Walter C. Kaiser, Jr. and Dorington G. Little. Biblical Portraits of Creation: Celebrating the Maker of Heaven and Earth. Wooster, Ohio: Weaver Book Company, 2014. See here for Amazon’s page about this book.
Walter C. Kaiser, Jr. is an evangelical Hebrew Bible scholar.
Dorington G. Little was pastor of a church that Kaiser and Kaiser’s late
wife attended when Kaiser lived in Massachusetts. Both men contribute
chapters to Biblical Portraits of Creation: Celebrating the Maker of Heaven and Earth,
with Kaiser contributing the vast majority of them, and Little
contributing three. The book interacts with the topic of creation as it
appears in various places throughout the Bible: Genesis 1-2, the
Psalms, Proverbs, Job, Isaiah, and even the New Testament.
The aim of the book seems to be threefold. First, it seeks to
educate believers about the biblical teachings about creation and the
significance of God as creator. Second, it wants the biblical teachings
to have a significant place in current Christian debates about
origins. And, third, it argues that the primeval chapters of Genesis
(Genesis 1-11) were intended to be historical, to describe what happened
in history. Kaiser is maintaining this position against theistic
evolutionists and Christians and scholars who dispute the historicity of
Genesis 1-11, seeing it instead as poetry or myth. While Kaiser offers
a brief criticism of Young Earth Creationism (and renowned Old Earth
Creationist Hugh Ross endorses the book), neither Kaiser nor Little
really engage Young Earth Creationism throughout most of the book.
A lot of the book, in my opinion, states the obvious: that God is
wise, and that God created things. I cannot say that these parts of the
book particularly thrilled me with any fresh insights. I suppose that
readers who want to exalt God as creator could enjoy these parts as
devotional reading, but they could get the same edification from just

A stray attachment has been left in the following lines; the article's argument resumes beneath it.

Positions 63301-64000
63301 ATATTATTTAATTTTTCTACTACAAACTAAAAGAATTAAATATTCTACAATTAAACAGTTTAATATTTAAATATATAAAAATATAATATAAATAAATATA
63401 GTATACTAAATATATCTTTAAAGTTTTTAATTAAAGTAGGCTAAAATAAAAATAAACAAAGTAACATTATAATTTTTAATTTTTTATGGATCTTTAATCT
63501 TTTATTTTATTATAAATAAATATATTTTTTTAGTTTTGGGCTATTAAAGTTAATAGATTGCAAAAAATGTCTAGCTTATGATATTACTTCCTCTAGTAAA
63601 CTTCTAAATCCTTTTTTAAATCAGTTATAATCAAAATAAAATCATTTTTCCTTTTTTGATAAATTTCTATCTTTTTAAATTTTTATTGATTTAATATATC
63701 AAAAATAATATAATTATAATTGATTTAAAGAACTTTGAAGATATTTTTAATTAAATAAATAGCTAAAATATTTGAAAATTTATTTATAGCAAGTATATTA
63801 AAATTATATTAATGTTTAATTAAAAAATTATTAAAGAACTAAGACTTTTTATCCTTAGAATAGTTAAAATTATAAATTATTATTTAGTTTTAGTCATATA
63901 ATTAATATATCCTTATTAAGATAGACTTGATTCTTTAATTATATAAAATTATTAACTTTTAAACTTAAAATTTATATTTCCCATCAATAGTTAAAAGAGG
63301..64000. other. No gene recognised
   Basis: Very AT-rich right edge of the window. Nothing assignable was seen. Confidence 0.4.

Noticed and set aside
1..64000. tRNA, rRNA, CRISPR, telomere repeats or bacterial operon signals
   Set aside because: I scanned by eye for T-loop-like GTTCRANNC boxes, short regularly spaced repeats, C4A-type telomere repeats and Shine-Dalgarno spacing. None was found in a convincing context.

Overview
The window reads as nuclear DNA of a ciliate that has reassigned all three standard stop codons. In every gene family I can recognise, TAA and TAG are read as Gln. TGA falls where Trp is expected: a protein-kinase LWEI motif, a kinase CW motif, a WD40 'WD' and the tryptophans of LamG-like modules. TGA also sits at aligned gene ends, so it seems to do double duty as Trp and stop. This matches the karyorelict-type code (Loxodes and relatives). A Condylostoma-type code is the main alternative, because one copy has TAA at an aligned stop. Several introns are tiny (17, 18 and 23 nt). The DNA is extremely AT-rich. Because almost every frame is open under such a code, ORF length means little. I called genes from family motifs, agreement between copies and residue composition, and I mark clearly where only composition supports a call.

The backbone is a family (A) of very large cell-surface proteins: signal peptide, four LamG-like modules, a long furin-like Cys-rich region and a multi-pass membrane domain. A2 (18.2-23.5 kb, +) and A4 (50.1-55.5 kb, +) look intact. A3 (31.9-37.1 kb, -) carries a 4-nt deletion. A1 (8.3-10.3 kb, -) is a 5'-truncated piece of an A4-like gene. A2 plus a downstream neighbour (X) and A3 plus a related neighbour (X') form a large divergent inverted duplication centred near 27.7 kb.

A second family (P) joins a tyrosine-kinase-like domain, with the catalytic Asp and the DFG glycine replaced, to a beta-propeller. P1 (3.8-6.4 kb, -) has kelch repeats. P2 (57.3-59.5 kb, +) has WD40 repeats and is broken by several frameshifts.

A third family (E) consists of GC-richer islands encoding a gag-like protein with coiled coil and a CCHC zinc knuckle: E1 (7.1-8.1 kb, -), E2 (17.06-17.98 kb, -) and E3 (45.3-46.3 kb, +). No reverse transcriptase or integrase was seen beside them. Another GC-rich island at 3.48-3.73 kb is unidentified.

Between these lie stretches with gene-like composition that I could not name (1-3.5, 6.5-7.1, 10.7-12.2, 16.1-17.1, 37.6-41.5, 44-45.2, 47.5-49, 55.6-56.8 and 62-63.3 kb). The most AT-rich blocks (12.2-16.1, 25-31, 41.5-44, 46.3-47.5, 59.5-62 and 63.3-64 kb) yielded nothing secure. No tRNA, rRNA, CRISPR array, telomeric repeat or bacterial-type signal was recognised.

reading the Bible. Another deficiency to the book is what it does not
really engage: the scientific arguments regarding evolution, and the
debates within Christianity about the age of the earth.
At the same time, the book is valuable because of its engagement with
scholarly ideas. Kaiser argues against biblical scholars who maintain
that the biblical writers were relying on Mesopotamian documents or
tales, that the biblical authors believed in a flat earth covered by a
dome, that Genesis 1:1 depicts God using already existing raw materials
rather than creating ex nihilo, and that Genesis 1 and 2 are two
different creation accounts that contradict each other. In making some
of these arguments, especially in the appendix (which provides a 1969
article that Kaiser wrote), Kaiser refers to scholars who are not
particularly evangelical and thus are not aiming to uphold the authority
of Scripture. Kaiser also interacts with thought-provoking questions,
such as whether wisdom in Proverbs 8 is a being (such as Jesus
Christ—-you may be surprised by Kaiser’s answer!), and whether the Bible
contradicts itself in its assertions about whether the cosmos is stable
or will be destroyed. Kaiser’s arguments range from being unconvincing
and unsatisfying to being informative, interesting, and even rather
convincing. In any case, those looking for an alternative scholarly
perspective may find Kaiser’s arguments (and his references) well worth
I received this book from the publisher in exchange for an honest review.